The first comprehensive exhibition of James Tissot comes to Italy. Over 80 works illustrate the world of the French artist who, unlike any artist of his time, represented the European bourgeoisie’s psychological side during the late 19th century.
Entering the world of James Tissot (born Jacques Joseph Tissot) involves leaping two centuries back into two of Europe’s most modern capitals: Paris at end of the Belle Époque, and London during the late Victorian era. Although at first sight the world he portrayed appears to be a stage for sumptuous displays of beauty, bourgeoisie luxury and seductive women, a closer look reveals the artist’s profound understanding of the human soul. Tissot is able to capture even the slightest psychological tension with an ironic, sensual, and detailed touch.
Tissot was a man of irony, self-assurance and ambition, as shown by his self-portrait at the beginning of the exhibition. He was also a man of passion, ruled by a real “obsession” with a woman he met in London in 1876, who would later become his muse and the undiscussed love of his life. Speaking of Tissot would be impossible without introducing Kathleen Newton, a charismatic young Irish Woman and mother of two, whose love affair with the painter caused scandal due to her marriage to another man.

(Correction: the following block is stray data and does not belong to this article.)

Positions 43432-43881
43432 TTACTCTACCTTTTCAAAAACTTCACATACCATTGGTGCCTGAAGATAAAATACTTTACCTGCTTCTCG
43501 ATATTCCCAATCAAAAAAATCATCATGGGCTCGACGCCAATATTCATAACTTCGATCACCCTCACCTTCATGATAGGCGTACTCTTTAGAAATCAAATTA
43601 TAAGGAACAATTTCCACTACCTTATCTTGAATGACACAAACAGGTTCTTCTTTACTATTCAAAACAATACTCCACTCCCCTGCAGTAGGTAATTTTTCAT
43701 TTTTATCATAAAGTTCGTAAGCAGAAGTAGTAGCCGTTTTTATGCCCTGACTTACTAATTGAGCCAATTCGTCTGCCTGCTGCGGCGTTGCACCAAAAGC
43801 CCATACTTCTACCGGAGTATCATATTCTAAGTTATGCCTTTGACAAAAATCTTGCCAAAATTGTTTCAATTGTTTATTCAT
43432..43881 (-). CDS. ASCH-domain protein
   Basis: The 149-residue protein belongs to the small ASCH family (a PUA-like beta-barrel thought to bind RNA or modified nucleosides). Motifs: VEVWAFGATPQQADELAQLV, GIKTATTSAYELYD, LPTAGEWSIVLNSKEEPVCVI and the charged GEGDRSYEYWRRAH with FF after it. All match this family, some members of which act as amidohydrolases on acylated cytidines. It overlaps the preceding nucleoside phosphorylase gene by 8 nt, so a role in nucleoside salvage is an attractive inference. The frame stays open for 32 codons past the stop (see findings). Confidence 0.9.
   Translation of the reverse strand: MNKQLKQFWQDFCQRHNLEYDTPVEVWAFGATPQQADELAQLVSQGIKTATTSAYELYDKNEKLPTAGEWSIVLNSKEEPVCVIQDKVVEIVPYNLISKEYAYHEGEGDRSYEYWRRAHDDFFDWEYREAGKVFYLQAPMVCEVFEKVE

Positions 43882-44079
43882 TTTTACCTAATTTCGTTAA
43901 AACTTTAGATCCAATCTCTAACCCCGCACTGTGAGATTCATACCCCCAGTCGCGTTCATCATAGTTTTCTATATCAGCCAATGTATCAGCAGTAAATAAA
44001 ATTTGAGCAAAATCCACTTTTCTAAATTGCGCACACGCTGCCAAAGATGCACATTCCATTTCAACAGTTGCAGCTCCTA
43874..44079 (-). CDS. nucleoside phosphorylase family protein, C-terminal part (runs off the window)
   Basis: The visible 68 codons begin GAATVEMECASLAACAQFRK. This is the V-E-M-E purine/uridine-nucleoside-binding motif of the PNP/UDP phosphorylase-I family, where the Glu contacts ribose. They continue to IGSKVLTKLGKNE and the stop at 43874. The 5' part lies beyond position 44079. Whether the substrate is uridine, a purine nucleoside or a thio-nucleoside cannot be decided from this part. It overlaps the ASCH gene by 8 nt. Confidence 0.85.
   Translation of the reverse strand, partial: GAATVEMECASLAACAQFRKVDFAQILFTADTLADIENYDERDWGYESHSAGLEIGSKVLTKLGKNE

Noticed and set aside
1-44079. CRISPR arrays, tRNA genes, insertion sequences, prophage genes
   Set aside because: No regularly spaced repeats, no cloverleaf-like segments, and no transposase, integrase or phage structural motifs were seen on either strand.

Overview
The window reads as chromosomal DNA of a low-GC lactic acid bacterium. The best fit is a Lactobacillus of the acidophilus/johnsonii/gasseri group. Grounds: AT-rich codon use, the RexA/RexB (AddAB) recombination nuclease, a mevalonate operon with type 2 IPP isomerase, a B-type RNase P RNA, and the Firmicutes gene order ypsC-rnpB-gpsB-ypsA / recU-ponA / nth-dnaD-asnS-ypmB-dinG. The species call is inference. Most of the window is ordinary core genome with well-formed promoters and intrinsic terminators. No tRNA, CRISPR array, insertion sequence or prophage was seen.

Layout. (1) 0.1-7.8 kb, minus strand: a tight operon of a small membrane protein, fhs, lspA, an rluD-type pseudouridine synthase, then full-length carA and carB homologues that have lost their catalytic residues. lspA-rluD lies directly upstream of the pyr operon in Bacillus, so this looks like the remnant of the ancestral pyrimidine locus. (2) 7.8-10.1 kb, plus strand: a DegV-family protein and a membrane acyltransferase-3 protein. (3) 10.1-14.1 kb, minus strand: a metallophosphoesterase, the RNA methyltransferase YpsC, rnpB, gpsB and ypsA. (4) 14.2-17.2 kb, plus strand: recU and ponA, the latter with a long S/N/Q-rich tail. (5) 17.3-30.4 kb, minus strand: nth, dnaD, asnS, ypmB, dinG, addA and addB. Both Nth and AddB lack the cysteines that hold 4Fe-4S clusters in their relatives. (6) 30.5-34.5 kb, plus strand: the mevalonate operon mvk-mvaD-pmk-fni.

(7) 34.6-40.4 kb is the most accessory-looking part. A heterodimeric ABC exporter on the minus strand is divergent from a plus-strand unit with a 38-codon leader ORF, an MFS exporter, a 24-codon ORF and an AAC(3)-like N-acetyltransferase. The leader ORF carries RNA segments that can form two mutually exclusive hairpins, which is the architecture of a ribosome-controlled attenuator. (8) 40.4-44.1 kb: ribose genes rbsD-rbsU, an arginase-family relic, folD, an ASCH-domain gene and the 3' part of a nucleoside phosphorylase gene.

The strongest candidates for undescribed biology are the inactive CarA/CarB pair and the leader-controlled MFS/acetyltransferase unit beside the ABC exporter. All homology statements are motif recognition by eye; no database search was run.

She looks at us beyond space and time in most of the works on display: in The Fashionable Beauty, it is her gaze, the gaze of a beautiful woman dressed in black that transports us to an elegant Parisian ball. The painting was inspired by the story The Most Beautiful Woman in Paris (by Ludovic Halevy), and is a reflection on the ephemeral nature of beauty and the eternal lust and desire of men. Kathleen’s sensuality is again represented with exceptional realism in Reading in the Park, where her big eyes seem to scold the visitor for interrupting her reading and intruding on her peaceful evening. The intimacy between the muse and the artist is also tangible in The Picnic, where Newton seems to invite us to have breakfast on the grass with her children and family.
Kathleen died when she was only 28, leaving Tissot in deep grief; this marked a turn in his work towards religious motifs. The highest point of this mystical phase is the touching cycle of The Prodigal Son in Modern Life, Tissot’s interpretation of the Biblical tale in the Victorian society.
The exhibition also focuses on the fashion portrayed in Tissot’s paintings, with a small section dedicated to textiles and typical dress from his time. Clothing played a major role in illustrating the theme of the journey, seen as metaphor for his exile, and his fascination for distant cultures such as the Japanese one (featured in Japanese Girl Bathing and In Foreign Climes).
As Tissot was a keen observer of his time and society, the works displayed bring us closer to what he saw, and more importantly, capture a unique perspective through his great sensitivity and eye for detail.
Till 21 Febuary 2016
Chiostro del Bramante
Via Arco della Pace, 5.
Mon-Fri 10am-8pm, Sat & Sun 10am-9pm
entry fee €13